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Complement Opsonization Promotes Herpes Simplex Virus 2 Infection of Human Dendritic Cells

Artikel i vetenskaplig tidskrift
Författare E. Crisci
R. Ellegard
S. Nystrom
E. Rondahl
L. Serrander
Tomas Bergström
C. Sjowall
Kristina Eriksson
M. Larsson
Publicerad i Journal of Virology
Volym 90
Nummer/häfte 10
Sidor 4939-4950
ISSN 0022-538X
Publiceringsår 2016
Publicerad vid Institutionen för medicin, avdelningen för reumatologi och inflammationsforskning
Institutionen för biomedicin, avdelningen för infektionssjukdomar
Sidor 4939-4950
Språk en
Länkar dx.doi.org/10.1128/jvi.00224-16
Ämnesord systemic-lupus-erythematosus, glycoprotein-c, genital herpes, dc-sign, mediated neutralization, enhances infection, cross-presentation, type-2, infection, dependent manner, hsv-2 infection, Virology
Ämneskategorier Klinisk medicin

Sammanfattning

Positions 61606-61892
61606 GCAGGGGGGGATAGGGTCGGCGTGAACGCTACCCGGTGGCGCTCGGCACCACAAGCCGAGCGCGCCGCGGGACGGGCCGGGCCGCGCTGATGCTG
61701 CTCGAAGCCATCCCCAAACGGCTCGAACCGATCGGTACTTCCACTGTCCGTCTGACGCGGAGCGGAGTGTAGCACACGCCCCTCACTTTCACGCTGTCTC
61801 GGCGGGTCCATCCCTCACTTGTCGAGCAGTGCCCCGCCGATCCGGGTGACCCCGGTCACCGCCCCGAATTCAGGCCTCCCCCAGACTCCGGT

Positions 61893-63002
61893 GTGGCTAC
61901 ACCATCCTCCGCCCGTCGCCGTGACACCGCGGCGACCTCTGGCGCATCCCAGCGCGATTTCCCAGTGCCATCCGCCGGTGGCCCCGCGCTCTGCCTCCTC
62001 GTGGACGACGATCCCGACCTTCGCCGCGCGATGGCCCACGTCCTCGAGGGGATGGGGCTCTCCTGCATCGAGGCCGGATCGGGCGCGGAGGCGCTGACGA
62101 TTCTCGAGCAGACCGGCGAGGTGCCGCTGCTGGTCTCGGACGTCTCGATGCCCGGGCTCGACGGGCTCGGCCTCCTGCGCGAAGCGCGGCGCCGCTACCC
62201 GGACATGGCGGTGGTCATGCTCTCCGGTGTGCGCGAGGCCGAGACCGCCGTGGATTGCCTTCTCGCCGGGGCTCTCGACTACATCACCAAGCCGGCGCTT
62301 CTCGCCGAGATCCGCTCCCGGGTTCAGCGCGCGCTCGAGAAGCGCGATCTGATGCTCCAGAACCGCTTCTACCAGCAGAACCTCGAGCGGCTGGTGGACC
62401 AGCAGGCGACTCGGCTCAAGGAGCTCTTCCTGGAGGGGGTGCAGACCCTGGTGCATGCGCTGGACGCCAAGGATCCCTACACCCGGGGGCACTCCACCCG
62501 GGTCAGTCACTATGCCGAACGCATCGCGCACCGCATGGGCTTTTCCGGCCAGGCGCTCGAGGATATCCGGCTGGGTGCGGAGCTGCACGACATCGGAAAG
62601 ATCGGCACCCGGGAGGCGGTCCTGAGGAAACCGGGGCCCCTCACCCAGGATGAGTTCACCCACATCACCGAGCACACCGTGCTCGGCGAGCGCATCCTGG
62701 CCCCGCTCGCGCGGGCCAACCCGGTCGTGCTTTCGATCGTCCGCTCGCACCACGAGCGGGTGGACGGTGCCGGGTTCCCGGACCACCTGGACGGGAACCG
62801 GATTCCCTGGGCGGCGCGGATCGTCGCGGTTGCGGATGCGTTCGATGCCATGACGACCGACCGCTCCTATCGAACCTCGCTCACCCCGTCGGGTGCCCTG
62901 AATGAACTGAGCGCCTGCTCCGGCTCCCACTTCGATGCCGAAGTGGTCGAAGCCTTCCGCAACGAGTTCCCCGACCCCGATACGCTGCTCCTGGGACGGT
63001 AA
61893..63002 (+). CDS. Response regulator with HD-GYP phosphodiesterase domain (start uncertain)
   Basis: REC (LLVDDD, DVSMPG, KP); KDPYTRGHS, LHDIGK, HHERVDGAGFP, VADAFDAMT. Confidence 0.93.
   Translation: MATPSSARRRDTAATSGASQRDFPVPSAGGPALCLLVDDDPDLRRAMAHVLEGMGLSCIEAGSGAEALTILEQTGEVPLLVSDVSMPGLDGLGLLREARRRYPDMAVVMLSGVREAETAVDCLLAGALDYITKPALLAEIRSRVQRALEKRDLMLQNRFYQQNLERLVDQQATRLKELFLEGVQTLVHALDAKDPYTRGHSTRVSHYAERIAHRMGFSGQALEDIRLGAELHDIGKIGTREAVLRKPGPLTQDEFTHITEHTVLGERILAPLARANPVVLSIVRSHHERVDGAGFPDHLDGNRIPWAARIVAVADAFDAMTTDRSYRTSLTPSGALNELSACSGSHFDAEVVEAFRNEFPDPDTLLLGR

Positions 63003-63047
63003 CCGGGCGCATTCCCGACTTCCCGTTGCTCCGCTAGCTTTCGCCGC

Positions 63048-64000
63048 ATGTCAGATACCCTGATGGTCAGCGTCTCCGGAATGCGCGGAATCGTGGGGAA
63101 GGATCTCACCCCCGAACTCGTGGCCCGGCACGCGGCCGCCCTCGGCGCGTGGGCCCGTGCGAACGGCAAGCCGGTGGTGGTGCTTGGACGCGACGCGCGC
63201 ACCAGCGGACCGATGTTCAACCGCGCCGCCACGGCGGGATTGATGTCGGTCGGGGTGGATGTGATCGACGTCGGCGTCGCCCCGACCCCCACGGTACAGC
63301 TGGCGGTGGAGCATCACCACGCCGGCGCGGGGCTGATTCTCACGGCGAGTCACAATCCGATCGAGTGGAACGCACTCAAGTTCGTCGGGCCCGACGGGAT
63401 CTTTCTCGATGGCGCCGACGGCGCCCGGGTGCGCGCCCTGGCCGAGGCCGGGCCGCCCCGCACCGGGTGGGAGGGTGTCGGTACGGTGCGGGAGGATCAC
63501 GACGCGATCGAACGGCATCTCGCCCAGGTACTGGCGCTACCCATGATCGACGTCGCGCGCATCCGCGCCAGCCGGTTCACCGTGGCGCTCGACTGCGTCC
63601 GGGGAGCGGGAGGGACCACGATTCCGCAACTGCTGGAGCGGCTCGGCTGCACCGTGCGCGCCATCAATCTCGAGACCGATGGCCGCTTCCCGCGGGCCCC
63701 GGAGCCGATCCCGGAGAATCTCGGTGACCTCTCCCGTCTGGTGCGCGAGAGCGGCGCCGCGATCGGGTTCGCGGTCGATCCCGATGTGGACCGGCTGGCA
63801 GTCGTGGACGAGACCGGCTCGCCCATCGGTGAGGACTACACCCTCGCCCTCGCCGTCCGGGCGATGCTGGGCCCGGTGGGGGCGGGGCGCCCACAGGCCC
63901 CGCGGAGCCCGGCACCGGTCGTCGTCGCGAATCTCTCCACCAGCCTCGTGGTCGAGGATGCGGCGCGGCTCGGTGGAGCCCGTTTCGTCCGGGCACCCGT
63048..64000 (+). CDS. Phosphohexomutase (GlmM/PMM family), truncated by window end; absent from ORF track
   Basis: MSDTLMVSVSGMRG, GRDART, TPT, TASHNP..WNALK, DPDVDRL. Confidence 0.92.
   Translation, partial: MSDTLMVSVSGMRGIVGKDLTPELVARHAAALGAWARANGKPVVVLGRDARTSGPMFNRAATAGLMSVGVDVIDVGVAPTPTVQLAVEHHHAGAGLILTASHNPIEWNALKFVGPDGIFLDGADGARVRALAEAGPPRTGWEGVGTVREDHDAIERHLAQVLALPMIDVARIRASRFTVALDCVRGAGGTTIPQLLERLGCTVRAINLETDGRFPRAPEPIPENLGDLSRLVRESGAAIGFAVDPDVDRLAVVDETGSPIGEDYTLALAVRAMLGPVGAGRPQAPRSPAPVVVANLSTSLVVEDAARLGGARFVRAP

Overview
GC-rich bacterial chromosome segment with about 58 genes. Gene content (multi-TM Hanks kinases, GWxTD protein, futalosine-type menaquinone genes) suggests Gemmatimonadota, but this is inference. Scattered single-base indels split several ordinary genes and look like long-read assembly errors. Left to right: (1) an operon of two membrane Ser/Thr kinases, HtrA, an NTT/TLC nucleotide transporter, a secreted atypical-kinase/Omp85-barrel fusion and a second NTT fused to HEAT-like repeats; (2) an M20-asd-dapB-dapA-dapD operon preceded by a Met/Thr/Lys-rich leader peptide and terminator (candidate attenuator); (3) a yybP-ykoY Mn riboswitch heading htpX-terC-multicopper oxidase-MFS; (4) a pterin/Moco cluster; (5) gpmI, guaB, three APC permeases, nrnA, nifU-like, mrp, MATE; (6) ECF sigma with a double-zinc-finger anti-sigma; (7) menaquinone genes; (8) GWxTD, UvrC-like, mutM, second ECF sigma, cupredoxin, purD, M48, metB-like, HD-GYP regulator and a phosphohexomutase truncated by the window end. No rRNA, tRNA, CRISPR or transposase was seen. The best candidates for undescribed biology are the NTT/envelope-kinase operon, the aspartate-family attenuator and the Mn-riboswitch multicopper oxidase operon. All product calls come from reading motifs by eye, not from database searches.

Herpes simplex virus 2 (HSV-2) is one of the most common sexually transmitted infections globally, with a very high prevalence in many countries. During HSV-2 infection, viral particles become coated with complement proteins and antibodies, both present in genital fluids, which could influence the activation of immune responses. In genital mucosa, the primary target cells for HSV-2 infection are epithelial cells, but resident immune cells, such as dendritic cells (DCs), are also infected. DCs are the activators of the ensuing immune responses directed against HSV-2, and the aim of this study was to examine the effects opsonization of HSV-2, either with complement alone or with complement and antibodies, had on the infection of immature DCs and their ability to mount inflammatory and antiviral responses. Complement opsonization of HSV-2 enhanced both the direct infection of immature DCs and their production of new infectious viral particles. The enhanced infection required activation of the complement cascade and functional complement receptor 3. Furthermore, HSV-2 infection of DCs required endocytosis of viral particles and their delivery into an acid endosomal compartment. The presence of complement in combination with HSV-1- or HSV-2-specific antibodies more or less abolished HSV-2 infection of DCs. Our results clearly demonstrate the importance of studying HSV-2 infection under conditions that ensue in vivo, i.e., conditions under which the virions are covered in complement fragments and complement fragments and antibodies, as these shape the infection and the subsequent immune response and need to be further elucidated. During HSV-2 infection, viral particles should become coated with complement proteins and antibodies, both present in genital fluids, which could influence the activation of the immune responses. The dendritic cells are activators of the immune responses directed against HSV-2, and the aim of this study was to examine the effects of complement alone or complement and antibodies on HSV-2 infection of dendritic cells and their ability to mount inflammatory and antiviral responses. Our results demonstrate that the presence of antibodies and complement in the genital environment can influence HSV-2 infection under in vitro conditions that reflect the in vivo situation. We believe that our findings are highly relevant for the understanding of HSV-2 pathogenesis.

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